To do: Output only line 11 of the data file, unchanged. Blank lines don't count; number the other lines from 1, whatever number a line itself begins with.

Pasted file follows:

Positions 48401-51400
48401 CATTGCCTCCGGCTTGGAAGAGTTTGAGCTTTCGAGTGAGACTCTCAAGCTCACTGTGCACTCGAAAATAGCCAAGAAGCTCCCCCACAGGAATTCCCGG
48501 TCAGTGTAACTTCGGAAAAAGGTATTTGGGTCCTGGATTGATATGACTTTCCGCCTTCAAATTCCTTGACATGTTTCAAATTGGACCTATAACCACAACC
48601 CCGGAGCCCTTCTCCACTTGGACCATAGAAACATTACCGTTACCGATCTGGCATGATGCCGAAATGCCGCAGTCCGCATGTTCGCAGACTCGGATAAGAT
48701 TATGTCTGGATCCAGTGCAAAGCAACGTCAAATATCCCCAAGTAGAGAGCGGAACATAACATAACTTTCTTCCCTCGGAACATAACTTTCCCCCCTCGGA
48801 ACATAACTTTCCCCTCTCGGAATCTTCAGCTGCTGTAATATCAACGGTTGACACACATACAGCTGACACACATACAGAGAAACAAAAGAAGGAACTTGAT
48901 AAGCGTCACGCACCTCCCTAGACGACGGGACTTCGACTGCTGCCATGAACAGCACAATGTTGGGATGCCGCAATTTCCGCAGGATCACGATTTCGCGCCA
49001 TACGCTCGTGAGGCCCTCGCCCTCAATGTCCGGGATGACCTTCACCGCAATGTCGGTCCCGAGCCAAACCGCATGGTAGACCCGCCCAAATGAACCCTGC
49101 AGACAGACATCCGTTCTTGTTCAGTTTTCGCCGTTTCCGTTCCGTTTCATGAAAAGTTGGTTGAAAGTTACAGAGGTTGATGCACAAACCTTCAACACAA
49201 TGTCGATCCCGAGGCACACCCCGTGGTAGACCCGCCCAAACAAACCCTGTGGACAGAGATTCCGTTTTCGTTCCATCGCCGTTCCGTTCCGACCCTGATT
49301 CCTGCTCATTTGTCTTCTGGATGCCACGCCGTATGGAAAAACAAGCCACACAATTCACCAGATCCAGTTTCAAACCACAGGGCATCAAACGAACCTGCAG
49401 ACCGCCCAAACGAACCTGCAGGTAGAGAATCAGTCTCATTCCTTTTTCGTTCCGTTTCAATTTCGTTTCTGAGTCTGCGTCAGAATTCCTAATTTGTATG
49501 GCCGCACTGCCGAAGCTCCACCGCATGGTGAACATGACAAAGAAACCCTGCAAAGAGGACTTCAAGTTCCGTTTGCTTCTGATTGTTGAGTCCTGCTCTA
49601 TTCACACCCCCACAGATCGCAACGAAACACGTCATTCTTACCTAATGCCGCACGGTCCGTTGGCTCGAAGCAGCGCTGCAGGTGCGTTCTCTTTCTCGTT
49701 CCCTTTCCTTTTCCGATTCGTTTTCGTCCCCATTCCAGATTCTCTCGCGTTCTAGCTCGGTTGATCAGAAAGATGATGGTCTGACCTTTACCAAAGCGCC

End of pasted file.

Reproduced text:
49301 CCTGCTCATTTGTCTTCTGGATGCCACGCCGTATGGAAAAACAAGCCACACAATTCACCAGATCCAGTTTCAAACCACAGGGCATCAAACGAACCTGCAG